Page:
Turf levy information

​​​​​​IMPORTANT—You can lodge your horticulture return online.

Why is there a levy/export charge on turf?

The Australian Government introduces levies and export charges at the request of industry. These levies variously fund research and development, marketing, residue testing, plant and animal biosecurity programs and emergency responses for industry.

The turf levy and export charge funds Horticulture Innovation Australia Limited (HIAL)​ turf research and development (R&D) and marketing. To find out more, visit Horticulture Innovation Australia Limited​​.

What is the levy/export charge payable on?

Levy is payable on turf produced in Australia and sold by the producer.

Export charge is payable on turf produced in and exported from Australia. No export charge is payable if domestic levy has already been paid on the product to be exported.

Who pays the levy/export charge? Who submits returns?

Levy
The producer of the turf - the person who owns the product immediately after it is harvested - is liable to pay the levy and submit return forms to the Department of Agriculture - Levies.

Export charge
The producer—that is, the person who exports the product from Australia and who owns the product at the time of export—is liable for the export charge. The producer must pay the charge and submit all return forms to the Department of Agriculture - Levies.

Download a return form or contact your Department of Agriculture - Levies state office.

What is the levy/export charge rate on turf?

Domestic: 1.5 cents per square metre of turf

Export: 1.5 cents per square metre of turf.

Australian Government levies exclude GST.

Rates are current as at 1 October 2013.

Are there any exemptions from this levy/export charge?

Levy and export charge are not payable if the producer of the turf deals in—that is, sells or exports or both—no more than 20 000 square metres of turf ($300 levy equivalent) in a levy year*.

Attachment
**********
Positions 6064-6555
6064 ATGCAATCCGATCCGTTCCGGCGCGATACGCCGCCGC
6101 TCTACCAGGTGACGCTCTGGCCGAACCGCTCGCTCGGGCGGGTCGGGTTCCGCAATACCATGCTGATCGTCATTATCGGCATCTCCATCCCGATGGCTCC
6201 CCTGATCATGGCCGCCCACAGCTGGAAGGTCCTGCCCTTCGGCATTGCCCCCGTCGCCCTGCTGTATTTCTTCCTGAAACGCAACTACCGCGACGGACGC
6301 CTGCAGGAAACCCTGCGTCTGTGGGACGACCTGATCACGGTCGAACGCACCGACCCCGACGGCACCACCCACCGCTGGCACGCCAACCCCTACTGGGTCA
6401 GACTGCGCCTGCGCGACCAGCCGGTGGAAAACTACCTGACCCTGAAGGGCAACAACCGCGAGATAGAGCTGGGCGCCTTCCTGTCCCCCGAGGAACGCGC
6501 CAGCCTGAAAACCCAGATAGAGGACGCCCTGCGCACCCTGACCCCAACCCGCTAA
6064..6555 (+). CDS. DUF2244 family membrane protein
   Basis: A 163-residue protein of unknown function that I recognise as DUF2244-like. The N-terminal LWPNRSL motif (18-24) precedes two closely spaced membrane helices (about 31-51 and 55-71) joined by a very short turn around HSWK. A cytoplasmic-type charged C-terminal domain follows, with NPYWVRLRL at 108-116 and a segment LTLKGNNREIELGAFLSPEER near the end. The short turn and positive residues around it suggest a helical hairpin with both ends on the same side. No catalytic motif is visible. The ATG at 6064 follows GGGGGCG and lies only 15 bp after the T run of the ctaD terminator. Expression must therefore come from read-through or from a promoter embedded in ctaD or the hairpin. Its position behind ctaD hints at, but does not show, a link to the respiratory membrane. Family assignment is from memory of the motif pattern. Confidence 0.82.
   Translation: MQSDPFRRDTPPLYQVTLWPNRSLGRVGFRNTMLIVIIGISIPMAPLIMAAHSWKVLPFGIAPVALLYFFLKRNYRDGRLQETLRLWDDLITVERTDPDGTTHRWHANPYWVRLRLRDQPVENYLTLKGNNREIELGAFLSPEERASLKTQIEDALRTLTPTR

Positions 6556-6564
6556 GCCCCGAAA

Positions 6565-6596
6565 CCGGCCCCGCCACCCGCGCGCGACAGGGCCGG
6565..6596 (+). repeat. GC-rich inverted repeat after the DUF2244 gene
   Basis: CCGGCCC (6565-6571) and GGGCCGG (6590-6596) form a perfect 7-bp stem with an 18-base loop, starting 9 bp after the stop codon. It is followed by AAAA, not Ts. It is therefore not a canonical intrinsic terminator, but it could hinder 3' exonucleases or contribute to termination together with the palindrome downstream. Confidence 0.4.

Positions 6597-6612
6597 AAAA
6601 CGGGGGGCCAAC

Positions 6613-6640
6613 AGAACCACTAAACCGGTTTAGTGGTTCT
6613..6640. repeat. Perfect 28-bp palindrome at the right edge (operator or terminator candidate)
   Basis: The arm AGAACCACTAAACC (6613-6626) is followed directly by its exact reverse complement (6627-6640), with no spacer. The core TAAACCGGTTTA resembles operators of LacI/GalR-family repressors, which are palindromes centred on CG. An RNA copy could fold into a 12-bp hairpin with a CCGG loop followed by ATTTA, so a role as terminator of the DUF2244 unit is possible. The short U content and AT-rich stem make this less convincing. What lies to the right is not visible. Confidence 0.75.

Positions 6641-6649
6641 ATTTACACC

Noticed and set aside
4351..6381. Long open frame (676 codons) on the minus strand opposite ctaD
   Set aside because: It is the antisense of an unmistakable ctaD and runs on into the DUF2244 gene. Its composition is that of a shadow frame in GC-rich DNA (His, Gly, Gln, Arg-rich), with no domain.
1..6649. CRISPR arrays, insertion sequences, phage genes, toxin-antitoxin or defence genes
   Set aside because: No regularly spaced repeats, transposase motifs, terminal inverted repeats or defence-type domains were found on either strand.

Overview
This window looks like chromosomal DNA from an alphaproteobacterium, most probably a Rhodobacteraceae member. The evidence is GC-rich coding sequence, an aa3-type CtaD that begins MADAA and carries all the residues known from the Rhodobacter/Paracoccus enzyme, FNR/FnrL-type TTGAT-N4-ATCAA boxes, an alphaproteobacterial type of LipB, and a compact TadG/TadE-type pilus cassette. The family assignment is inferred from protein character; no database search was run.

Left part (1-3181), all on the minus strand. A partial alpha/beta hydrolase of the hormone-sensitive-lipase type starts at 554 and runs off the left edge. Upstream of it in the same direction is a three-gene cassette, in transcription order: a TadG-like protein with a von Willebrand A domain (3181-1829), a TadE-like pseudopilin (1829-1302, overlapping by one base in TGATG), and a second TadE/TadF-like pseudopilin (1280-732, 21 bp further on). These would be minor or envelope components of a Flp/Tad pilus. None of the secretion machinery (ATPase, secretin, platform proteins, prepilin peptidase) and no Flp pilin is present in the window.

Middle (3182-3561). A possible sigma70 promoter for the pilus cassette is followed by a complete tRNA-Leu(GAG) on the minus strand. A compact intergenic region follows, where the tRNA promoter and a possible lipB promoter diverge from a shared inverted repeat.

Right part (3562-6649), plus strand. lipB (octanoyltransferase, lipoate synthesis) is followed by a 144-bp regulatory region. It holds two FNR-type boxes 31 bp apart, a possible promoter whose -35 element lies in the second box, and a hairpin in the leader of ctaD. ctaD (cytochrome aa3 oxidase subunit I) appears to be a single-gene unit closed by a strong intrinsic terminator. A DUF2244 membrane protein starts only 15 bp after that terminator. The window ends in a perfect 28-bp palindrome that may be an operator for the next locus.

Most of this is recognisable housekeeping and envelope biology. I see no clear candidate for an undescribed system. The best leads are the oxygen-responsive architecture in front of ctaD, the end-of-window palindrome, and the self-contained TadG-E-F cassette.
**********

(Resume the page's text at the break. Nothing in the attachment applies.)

When is the payment due?

Quarterly returns

The return together with payment must be submitted to the Department of Agriculture - Levies within 28 days of the end of the quarters of March, June, September and December. For example, the return and payment for the quarter ending 30 June—that is, for the months of April, May and June—are due on or before 28 July.

Annual returns

A person may apply through the Department of Agriculture - Levies for an exemption from the requirement to lodge quarterly returns for a levy year* if they have reasonable grounds to believe that the levy payable in the levy year will be less than $750.

The return together with payment must be submitted to the Department of Agriculture - Levies on or before 28 August in the next levy (financial) year. For example, the return and payment for the 2012-13 levy (financial) year* are due on or before 28 August 2013.

Please contact your Department of Agriculture - Levies state office for more information on whether you qualify to submit returns annually.

General information and definitions

The levy/export charge rates are calculated on a number of cents per square metre of turf sold or exported.

*A levy year is a financial year—that is, 1 July to 30 June.

What legislation covers this levy/export charge?

A legislative framework of imposition, collection and disbursement legislation authorises and supports Australia’s primary industries levies system. These are the relevant Acts:

Primary Industries (Excise) Levies Act 1999

Primary Industries (Customs) Charges Act 1999

Primary Industries Levies and Charges Collection Act 1991

Please note that, under section 27 of the Primary Industries Levies and Charges Collection Act 1991, an authorised Department of Agriculture officer can release the names and addresses of levy payers to industry bodies and levy recipient organisations.

Download the legislation from ComLaw or call CanPrint Information Services on 02 6293 8383 to purchase a copy.

This information sheet is a guide only and does not substitute for the relevant legislation.